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mike thomas
11-29-2003, 01:46 AM
I need help. Someone got into my computer and used Internet Explorer. When they were done, they erased the history. I have no idea where they went or what they viewed. Is there any other way, besides History, to figure out where they went. Knowing who it was, I am afraid of what they might have gotten into and left me holding the ball.
Thanks, Mike

Evan
11-29-2003, 03:59 AM
Open My Computer. Find C drive icon and double click. Find the Windows folder. Find the Temporary Internet Files folder. Start browsing through there. You will see many, many files. Sort by date to find the recent ones.

If you are just interested in erasing tracks then open IE and select Tools, Internet Options and select Delete cookies. Then select Delete Files and make sure to check Delete all Offline Content. It make take a few minutes but that will clear the real history.

Better yet, go to Microsoft and download Tweak UI for your system. It installs to control panel and has a "Paranoia" section that allows you to easily clear everything you like. Just use Google to search for Tweak UI (plus your operating system), such as XP as the search terms.



[This message has been edited by Evan (edited 11-29-2003).]

winchman
11-29-2003, 05:34 AM
You may be able to restore the temp files and the cookies if they haven't been over-written yet. You might go to "help" and look for "restore deleted files". Worth a try.

Roger

mike thomas
11-29-2003, 02:42 PM
Guys, I took out the cookies last night. What I do not know is whether or not pop-ups give you cookies. I think not unless you go to the site. Can one of you tell me?
I have worked for one of the major phone companies 27 years. I have installed the first dial-up modems for the ISP's through the fiber they are using today. I have a fairly good grasp of the process used to catch the kiddie porn people, and from the cookies, should be nervous.
The wife and I had to go out of town yesterday, and the kid had some of his buddies over. They could not use my ISP, but they went to one of the other kid's parents ISP through dial-up. I can wipe the computer as best I can, and play stupid, but that still leaves the deceit ect. to be dealt with.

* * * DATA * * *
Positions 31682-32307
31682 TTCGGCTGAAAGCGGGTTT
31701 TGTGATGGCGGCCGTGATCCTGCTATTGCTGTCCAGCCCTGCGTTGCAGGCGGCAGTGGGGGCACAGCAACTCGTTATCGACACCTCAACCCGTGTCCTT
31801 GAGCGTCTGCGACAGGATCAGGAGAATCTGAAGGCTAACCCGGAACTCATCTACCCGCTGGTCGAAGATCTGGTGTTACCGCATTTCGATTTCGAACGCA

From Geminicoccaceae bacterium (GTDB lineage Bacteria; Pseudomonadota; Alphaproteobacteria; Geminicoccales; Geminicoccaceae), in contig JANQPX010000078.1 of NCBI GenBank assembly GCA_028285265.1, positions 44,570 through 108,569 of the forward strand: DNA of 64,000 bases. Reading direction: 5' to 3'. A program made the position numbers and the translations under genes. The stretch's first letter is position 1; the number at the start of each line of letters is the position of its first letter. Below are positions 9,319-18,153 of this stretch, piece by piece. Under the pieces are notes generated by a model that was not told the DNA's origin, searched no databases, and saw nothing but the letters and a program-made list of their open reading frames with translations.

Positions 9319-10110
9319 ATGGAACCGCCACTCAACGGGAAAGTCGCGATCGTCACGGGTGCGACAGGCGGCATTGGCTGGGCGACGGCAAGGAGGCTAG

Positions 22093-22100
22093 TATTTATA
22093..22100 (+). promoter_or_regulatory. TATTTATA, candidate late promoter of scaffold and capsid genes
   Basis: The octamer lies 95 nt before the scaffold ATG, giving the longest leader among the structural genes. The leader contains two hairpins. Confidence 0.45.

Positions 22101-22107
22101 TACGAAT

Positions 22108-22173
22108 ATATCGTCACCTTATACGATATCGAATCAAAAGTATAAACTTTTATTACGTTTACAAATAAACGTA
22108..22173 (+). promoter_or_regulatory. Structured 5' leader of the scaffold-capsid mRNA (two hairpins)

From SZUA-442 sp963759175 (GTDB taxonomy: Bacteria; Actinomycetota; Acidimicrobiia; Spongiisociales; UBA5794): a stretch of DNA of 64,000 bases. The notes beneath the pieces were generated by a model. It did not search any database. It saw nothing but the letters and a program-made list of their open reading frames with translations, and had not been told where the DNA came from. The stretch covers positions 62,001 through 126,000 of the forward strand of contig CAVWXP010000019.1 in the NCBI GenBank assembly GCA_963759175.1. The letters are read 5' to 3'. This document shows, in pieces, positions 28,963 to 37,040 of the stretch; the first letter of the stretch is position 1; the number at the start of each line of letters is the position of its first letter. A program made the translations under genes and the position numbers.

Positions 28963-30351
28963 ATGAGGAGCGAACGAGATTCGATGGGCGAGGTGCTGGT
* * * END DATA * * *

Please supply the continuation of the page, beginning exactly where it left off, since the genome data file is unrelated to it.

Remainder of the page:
I am getting denials about whether or not they actually went to the sites. I call BS on that, but as I said, I do not know if pop-ups leave cookies. Mike

winchman
11-29-2003, 03:09 PM
According to my brother who is a programmer, computer science instructor, and software developer, the ISP has a record of the internet activity on the account the kids used. However, it will show that it was your computer that was logged on to the account. You're not out of the woods even if you clean up your computer.

Ain't that the pits?

Roger

Evan
11-29-2003, 03:19 PM
Cookies may be left by any web site you visit if cookies are enabled in your web browser. They may be produced at any time by a web site. A pop up window is just another Internet Explorer (or other browser) window. When a web page calls up another window the programmer may specify what controls and toolbars will be presented, all, some or none. All cookies are stored in the temporary internet files folder and on older versions of windows a folder named "cookies". Using the Delete Cookies function will get rid of them.

To expressly answer your question, yes, a popup window may leave a cookie. Any IE window may leave a cookie. Pop up windows are a part of how javascript works and are not a "feature" of IE. They can be invoked in any web browser. If you would like more control over popups go to www.mozilla.org (http://www.mozilla.org) and download firebird 0.7 and install it. It works better than IE and has none of the many unpatched vulnerabilities that IE has. It also allows you to disable popups or enable them on a site by site basis as some sites depend on them.